Just Economics adjusted its livable wage for Asheville to $13 in 2017, while many in our city’s booming service and hospitality industry are scrounging by at $7.25 an hour. Thanks to a “pre-emption law,” passed in 2013 by a majority white, Republican-controlled General Assembly, raising the minimum wage on a municipal level across the state of North Carolina is barred. This means even in Asheville, where the cost of living is significantly higher than other cities of North Carolina, as a municipality, we are unable to pass legislation for the people in our community to earn what they need to survive.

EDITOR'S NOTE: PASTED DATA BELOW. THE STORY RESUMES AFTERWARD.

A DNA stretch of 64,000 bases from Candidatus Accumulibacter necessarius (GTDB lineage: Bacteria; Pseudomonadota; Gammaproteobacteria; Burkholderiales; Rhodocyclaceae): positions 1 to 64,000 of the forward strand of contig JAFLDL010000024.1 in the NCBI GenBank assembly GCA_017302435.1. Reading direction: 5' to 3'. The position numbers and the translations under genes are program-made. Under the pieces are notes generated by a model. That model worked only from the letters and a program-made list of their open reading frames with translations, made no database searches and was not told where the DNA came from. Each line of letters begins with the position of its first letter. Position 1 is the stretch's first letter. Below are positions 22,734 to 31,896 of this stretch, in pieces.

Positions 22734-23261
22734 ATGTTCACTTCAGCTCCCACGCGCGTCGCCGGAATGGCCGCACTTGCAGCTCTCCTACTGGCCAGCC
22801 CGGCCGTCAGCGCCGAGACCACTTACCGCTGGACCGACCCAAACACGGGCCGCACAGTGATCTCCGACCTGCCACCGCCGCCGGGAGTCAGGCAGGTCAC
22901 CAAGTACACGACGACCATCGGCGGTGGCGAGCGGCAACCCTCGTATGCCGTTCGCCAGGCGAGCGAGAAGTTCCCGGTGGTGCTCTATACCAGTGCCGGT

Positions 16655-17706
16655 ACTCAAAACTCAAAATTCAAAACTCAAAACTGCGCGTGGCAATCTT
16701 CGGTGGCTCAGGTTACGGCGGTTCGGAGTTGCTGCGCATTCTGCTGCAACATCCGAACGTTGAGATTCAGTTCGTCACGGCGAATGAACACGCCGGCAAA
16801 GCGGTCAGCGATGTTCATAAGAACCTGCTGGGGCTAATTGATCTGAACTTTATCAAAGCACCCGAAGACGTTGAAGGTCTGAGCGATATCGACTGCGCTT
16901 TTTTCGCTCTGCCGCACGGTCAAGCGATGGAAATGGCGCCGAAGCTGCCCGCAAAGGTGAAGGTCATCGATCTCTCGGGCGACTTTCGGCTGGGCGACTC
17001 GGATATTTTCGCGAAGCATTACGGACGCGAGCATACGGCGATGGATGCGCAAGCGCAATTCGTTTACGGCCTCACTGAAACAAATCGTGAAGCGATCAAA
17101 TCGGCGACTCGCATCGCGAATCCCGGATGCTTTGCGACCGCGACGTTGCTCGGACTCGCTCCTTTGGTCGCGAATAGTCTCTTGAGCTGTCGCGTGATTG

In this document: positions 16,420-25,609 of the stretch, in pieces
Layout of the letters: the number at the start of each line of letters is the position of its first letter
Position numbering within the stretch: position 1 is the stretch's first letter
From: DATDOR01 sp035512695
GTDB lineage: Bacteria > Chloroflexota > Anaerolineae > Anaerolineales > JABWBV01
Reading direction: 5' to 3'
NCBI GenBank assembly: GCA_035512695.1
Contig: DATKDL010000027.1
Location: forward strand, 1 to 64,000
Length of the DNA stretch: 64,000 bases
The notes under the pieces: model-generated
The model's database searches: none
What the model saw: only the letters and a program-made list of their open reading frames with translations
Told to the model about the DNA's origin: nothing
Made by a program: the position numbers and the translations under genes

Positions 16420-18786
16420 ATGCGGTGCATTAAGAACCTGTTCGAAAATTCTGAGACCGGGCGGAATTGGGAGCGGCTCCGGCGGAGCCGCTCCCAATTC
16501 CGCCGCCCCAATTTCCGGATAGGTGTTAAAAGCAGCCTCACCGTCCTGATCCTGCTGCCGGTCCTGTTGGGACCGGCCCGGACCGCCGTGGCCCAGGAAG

Let’s talk about what this means. In a small city with newly constructed high-rise hotels and condominiums flooding in to house the tourists, and city walkers flowing in and out of boutiques and breweries, our own community cannot survive. Asheville citizens are being pushed out of the city for lack of being able to compete with outside money and Airbnb properties. [It’s] a city touting itself as progressive, yet what is progressive about poverty wages and reliance on a tourist economy?
If Asheville wants to be serious about being progressive, about showing up for the members of our community and not just those passing through for the weekend, we need to push Raleigh to overturn the pre-emption law. We need to push for a living wage in Asheville and for all of North Carolina.
— Trisha Kretzer